We had to restructure in many ways. This included the organizational chart down to the way we rewarded people in the organization. Culture is always thought of as something hard to change. Ultimately, the way we manage creates the culture. So, maybe it is more difficult for the managers to change than it is to change the culture? Unions don’t have to be anti-lean, but they have to understand that we cannot work in a traditional manner and expect lean results. Leadership has to do the same thing! I found the best way to do this involved these key issues:
– Remove fear
– Communicate a clear vision
– Empower your people
– Make it so everyone benefits

In this example, we transformed & saved the company during a very difficult time. Our improvements were outstanding and our people benefited tremendously as a result of being empowered.

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8 Responses to ARE UNIONS ANTI-LEAN? by David Paino

  1. Union Busting Never Changes says:

    Lean programs are nothing more then an “work for less program”. There is no fear in this con. I have never known a smart man to cut off his source of income. We all wish to think we are smart; if so, then it is clear what a lean program is and what it will do to the wage earner. Management strokes itself off in the corner; as it does not have a clue how to run its own operations. Let ask the worker? hum, maybe they will think us ” dum”? – we can’t let them find out that our college was a waste? You don’t need a program like “lean” , what you need is a kick in the ass out the door. I have yet to meet a person in management that knew what the hell they were doing besides sucking the owners money out of his pocket. Only an owner of a business understands what is “of value” -not a manger;…employees who own an interest in a company and share in the profit; hum….i don’t need supervisors or managers (save the money)- fire them all and replace them with profit sharing employee and you will be on the road to wealth.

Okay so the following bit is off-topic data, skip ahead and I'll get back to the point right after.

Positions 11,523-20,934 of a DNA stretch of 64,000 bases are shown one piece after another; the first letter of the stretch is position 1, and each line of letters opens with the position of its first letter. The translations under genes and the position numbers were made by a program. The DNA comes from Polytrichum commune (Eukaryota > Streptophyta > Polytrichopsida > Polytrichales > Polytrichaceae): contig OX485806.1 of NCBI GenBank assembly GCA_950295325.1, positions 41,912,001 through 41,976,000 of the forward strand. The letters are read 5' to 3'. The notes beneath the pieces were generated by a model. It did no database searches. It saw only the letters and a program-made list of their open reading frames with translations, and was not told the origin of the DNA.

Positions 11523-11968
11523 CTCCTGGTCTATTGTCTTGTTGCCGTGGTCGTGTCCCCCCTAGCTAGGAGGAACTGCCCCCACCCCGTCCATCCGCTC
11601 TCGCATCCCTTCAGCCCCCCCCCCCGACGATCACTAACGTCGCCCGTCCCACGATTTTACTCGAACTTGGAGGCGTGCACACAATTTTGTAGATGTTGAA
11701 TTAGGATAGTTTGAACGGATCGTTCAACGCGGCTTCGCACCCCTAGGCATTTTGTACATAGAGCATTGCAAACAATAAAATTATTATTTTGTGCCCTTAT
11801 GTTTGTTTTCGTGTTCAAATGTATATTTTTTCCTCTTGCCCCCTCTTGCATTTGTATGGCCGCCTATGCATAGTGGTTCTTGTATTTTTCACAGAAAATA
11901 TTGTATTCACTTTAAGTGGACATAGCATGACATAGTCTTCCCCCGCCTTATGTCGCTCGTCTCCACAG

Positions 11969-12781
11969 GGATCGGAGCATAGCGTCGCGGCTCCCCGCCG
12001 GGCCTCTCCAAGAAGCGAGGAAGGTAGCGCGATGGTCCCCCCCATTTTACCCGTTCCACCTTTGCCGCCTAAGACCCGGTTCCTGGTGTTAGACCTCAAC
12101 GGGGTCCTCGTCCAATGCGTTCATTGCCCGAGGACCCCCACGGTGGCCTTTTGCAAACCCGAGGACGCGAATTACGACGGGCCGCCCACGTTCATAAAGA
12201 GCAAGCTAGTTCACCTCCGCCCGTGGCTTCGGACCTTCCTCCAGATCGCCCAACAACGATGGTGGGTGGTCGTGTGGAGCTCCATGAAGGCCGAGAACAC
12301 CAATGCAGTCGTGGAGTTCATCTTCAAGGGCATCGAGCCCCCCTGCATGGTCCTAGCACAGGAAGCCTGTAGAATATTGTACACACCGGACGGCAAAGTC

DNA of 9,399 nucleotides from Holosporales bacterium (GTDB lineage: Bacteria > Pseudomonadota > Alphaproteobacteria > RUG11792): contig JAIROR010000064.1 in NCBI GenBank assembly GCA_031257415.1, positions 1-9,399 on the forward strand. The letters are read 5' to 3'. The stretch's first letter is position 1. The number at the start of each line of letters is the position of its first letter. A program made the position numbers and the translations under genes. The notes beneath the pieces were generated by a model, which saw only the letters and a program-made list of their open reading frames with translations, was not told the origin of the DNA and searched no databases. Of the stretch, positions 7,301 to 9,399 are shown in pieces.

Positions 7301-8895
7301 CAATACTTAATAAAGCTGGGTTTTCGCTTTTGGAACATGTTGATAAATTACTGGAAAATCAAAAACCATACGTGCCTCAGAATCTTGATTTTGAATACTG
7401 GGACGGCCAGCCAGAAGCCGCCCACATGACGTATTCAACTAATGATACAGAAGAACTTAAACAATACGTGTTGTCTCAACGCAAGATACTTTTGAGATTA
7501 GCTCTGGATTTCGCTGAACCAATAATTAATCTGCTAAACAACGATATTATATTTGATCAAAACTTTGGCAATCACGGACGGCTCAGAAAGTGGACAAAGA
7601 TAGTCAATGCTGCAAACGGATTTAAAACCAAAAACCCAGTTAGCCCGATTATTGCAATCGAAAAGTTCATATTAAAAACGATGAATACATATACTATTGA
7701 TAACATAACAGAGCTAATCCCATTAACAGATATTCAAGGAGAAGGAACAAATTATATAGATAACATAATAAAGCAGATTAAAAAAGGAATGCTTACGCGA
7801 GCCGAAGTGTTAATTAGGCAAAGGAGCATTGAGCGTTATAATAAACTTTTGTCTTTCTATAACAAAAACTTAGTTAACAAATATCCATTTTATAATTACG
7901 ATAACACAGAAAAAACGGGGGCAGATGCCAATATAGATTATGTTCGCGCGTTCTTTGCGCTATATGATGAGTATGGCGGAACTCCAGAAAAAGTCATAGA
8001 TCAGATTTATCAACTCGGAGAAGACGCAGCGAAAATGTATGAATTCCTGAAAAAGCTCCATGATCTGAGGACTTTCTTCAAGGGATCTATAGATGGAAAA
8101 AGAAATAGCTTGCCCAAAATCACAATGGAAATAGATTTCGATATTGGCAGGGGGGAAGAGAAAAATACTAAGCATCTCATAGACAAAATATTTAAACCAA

2. Yves MILLE says:

    Dear friends,
    I don’t agree with this point of view.
    Lean manufacturing as diffused now remains only a part of original Toyota Production System. As i explained in my book – in french- , Lean concept as explained now forgot “just in time” pillar.
    The second point is that workshop and team are the core of TPS organization. Improvement actions have also to begin in workshop.
    Main goal is to obtain results and to ensure ” Results culture” diffusion.
    These are the keys points i suggest you to remember.
    Sincerely yours,
    Yves Mille

  3. Melissa noble says:

    It is not only hard to implement Lean, it is hard to go into an environment that doesn’t practice it. All issues stated in the article are in fact very true. Very
    Very good read.

  4. Mike Carnell says: